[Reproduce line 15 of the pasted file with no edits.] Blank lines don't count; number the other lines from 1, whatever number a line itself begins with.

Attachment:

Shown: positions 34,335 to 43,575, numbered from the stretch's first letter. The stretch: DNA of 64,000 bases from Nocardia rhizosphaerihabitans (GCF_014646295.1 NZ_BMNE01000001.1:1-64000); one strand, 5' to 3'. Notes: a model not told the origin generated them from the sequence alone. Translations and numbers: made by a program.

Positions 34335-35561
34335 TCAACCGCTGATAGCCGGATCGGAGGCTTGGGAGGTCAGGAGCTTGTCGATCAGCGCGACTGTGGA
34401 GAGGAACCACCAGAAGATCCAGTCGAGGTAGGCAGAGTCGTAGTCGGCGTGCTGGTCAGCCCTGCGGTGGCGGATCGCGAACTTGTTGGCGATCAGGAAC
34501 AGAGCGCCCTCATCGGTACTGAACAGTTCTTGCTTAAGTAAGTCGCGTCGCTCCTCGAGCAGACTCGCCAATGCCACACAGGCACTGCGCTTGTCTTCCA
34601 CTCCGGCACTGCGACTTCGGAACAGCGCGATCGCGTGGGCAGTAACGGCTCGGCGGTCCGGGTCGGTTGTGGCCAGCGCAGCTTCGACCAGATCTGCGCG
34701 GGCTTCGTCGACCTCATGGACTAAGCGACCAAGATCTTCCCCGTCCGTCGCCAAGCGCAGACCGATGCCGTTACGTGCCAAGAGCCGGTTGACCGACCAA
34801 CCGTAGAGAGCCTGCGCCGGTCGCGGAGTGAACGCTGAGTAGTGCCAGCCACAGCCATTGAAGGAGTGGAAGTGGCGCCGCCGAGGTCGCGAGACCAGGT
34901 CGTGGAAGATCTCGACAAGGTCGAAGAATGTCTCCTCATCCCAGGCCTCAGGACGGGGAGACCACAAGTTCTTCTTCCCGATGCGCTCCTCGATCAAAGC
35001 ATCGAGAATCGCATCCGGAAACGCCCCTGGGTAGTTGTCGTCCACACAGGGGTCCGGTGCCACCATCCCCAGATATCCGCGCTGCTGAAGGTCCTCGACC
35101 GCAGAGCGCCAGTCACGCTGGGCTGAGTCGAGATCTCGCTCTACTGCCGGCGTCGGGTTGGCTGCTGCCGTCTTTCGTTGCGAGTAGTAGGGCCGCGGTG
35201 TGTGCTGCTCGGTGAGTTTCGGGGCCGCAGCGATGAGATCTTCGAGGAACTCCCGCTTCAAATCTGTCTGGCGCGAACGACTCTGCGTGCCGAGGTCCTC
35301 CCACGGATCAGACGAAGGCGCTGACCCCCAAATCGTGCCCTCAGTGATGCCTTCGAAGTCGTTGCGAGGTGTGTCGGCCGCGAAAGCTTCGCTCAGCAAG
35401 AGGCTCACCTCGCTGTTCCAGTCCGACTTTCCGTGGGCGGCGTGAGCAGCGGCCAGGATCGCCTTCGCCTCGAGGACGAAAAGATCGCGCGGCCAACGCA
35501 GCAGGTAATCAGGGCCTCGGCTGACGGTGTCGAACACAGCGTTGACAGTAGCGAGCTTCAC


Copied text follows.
35501 GCAGGTAATCAGGGCCTCGGCTGACGGTGTCGAACACAGCGTTGACAGTAGCGAGCTTCAC